One of the main things you look for when checking out home loan comparisons is the interest rate attached to the loan. As a general rule, a high interest rate means you’ll be paying back a lot more over the lifespan of the loan.
But what if there was a way to decrease the amount of interest you have to pay? That’s where mortgage offset accounts can help.
Offset accounts allow you to match your savings to your home loan, which takes away a chunk of the principal. For example, if you have a $350,000 loan and $50,000 in savings, you can use an offset facility to only pay interest on $300,000 of the home loan.
Beyond that, offset mortgages allow you to use your savings to offset some of the interest you’d pay on a home loan. The interest you earn on your savings gets deducted from the interest accrued on the loan.
Doing this can help you to save thousands of dollars in interest payments, plus you may be able to pay your home loan off quicker.
Use uno's calculator to estimate your savings.
### 100% vs Partial
You may have a choice between a partial offset and 100%-offset when setting up this type of account. A partial offset means that only a portion of the interest on your savings goes toward paying off the interest on the loan. A 100% offset syncs your savings’ interest with the loan’s interest.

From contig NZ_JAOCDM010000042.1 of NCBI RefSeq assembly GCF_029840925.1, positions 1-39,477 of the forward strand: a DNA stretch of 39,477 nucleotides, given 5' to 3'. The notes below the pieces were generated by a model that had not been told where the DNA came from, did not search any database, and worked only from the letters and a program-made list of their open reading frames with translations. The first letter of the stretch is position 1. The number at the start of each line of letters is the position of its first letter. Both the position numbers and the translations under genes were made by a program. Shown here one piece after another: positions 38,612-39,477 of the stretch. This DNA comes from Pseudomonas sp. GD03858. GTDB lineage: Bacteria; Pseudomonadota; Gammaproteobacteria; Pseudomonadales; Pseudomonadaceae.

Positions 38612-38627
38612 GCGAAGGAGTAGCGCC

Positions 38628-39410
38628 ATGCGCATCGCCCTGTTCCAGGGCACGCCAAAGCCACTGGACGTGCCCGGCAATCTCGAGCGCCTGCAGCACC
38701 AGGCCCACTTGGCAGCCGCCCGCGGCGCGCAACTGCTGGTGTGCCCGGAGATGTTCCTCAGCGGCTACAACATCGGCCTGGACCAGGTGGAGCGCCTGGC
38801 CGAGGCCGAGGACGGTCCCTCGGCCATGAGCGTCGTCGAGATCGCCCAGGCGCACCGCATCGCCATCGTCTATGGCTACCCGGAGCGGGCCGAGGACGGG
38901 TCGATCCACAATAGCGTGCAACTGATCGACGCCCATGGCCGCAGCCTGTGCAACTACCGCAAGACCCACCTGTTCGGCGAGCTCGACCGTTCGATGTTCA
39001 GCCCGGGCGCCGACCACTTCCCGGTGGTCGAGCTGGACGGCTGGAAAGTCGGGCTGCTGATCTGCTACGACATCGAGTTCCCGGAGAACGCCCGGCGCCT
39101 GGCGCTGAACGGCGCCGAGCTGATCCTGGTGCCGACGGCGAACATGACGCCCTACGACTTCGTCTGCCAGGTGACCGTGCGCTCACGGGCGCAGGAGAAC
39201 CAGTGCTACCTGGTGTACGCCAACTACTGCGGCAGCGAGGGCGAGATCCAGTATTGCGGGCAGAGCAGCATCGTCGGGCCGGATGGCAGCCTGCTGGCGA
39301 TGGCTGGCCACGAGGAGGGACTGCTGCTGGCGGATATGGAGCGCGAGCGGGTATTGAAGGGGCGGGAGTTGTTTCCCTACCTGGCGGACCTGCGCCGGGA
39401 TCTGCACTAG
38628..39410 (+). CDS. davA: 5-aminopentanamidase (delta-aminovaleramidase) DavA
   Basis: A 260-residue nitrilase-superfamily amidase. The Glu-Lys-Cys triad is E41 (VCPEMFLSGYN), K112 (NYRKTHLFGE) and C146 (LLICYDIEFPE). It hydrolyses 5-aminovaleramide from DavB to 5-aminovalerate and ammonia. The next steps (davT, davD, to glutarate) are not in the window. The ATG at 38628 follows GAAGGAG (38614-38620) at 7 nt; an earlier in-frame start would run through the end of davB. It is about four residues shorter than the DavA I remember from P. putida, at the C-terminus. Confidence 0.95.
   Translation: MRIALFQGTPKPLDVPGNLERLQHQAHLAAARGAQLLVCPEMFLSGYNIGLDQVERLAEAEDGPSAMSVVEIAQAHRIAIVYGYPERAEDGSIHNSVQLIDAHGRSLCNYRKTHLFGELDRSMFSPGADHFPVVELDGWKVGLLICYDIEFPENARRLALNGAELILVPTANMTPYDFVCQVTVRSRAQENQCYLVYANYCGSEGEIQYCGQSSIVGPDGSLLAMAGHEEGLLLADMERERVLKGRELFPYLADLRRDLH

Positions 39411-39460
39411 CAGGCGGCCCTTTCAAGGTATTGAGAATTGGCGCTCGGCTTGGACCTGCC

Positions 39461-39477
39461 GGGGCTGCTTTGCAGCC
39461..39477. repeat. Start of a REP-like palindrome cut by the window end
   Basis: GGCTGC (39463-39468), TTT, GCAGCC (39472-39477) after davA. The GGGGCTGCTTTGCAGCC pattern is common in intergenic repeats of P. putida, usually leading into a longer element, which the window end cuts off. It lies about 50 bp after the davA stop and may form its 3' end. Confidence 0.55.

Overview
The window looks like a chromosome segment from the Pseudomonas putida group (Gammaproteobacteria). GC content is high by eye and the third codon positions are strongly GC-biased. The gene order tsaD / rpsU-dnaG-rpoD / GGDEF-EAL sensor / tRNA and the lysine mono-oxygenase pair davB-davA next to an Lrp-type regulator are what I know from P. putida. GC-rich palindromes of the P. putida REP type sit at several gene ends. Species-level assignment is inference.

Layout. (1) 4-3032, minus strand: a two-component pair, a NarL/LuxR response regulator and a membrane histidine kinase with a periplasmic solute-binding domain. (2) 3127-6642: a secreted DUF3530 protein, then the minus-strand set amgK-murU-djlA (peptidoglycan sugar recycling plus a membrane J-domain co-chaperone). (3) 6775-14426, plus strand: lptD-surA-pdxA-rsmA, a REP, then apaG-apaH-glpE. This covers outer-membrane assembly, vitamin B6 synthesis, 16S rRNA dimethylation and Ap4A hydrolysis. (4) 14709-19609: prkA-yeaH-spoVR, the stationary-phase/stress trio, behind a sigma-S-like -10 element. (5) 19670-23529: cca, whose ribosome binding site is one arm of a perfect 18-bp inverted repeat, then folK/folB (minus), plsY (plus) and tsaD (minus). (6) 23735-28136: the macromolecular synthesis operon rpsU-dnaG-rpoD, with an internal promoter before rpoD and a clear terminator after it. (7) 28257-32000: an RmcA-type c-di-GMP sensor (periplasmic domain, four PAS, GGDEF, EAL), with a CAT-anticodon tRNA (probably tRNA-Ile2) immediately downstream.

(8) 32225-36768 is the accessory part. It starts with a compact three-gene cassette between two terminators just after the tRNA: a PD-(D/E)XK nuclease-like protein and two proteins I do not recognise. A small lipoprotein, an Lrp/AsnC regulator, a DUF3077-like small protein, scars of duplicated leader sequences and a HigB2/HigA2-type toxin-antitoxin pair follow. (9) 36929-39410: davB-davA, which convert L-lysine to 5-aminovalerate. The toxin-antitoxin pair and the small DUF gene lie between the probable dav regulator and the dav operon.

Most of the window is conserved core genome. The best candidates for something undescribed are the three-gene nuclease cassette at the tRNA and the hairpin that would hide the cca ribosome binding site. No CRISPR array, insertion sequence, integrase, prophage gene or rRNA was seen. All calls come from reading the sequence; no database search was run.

Most people go for the 100% option because it’s simpler and leads to larger savings.
Let’s look at an example of how a 100% offset account works. We’ll use the $350,000 loan figure from before and add a 6.5% interest rate to it. The same goes for the $50,000 in savings we used in our previous example.
The interest earned on the savings is about $3,250 a year, or $270 per month, which offsets the interest added to the monthly mortgage payment. That essentially means the monthly mortgage payment lowers by $270.
It sounds like a great deal, but a lot of people choose not to set up a mortgage offset account. The most obvious reason for this is that they don’t have the savings available to do it in the first place. You may have to scrape and claw to get together the money for the deposit, in addition to the extra fees, which leaves little left over to create a mortgage offset account.
Those who do have the money may not use an offset account for other reasons. When you set up an offset account, you link your savings to your home loan. The interest you would have earned on those savings instead goes toward reducing the interest on your loan. This means your saved money doesn’t earn any interest during the course of the mortgage.
However, you’ll often find that the interest saved on your loan outweighs what you would have gained if you left the money in a standard savings account.
Finally, let’s talk about the fees. Many lenders attach monthly or annual fees to their offset accounts. These usually aren’t too high, often coming in at around the $15 to $20 per month mark.